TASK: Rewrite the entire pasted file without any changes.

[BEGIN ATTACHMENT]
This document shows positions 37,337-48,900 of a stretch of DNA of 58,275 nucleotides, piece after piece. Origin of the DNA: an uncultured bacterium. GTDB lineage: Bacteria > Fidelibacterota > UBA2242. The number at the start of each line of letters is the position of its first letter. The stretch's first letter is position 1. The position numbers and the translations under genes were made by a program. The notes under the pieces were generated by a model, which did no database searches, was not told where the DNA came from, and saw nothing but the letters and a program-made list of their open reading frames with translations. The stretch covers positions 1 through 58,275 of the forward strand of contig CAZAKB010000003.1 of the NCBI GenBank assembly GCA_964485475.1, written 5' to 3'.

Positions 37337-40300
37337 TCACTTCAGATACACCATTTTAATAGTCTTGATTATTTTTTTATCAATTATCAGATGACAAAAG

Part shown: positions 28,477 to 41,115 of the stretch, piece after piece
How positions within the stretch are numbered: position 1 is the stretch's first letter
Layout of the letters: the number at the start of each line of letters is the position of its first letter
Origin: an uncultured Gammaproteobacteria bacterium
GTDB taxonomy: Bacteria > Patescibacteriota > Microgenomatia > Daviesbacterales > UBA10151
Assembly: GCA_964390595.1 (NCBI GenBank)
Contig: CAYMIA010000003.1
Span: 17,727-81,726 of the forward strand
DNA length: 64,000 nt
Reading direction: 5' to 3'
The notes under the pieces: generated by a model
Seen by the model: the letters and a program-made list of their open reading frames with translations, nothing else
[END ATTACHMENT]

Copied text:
This document shows positions 37,337-48,900 of a stretch of DNA of 58,275 nucleotides, piece after piece. Origin of the DNA: an uncultured bacterium. GTDB lineage: Bacteria > Fidelibacterota > UBA2242. The number at the start of each line of letters is the position of its first letter. The stretch's first letter is position 1. The position numbers and the translations under genes were made by a program. The notes under the pieces were generated by a model, which did no database searches, was not told where the DNA came from, and saw nothing but the letters and a program-made list of their open reading frames with translations. The stretch covers positions 1 through 58,275 of the forward strand of contig CAZAKB010000003.1 of the NCBI GenBank assembly GCA_964485475.1, written 5' to 3'.

Positions 37337-40300
37337 TCACTTCAGATACACCATTTTAATAGTCTTGATTATTTTTTTATCAATTATCAGATGACAAAAG

Part shown: positions 28,477 to 41,115 of the stretch, piece after piece
How positions within the stretch are numbered: position 1 is the stretch's first letter
Layout of the letters: the number at the start of each line of letters is the position of its first letter
Origin: an uncultured Gammaproteobacteria bacterium
GTDB taxonomy: Bacteria > Patescibacteriota > Microgenomatia > Daviesbacterales > UBA10151
Assembly: GCA_964390595.1 (NCBI GenBank)
Contig: CAYMIA010000003.1
Span: 17,727-81,726 of the forward strand
DNA length: 64,000 nt
Reading direction: 5' to 3'
The notes under the pieces: generated by a model
Seen by the model: the letters and a program-made list of their open reading frames with translations, nothing else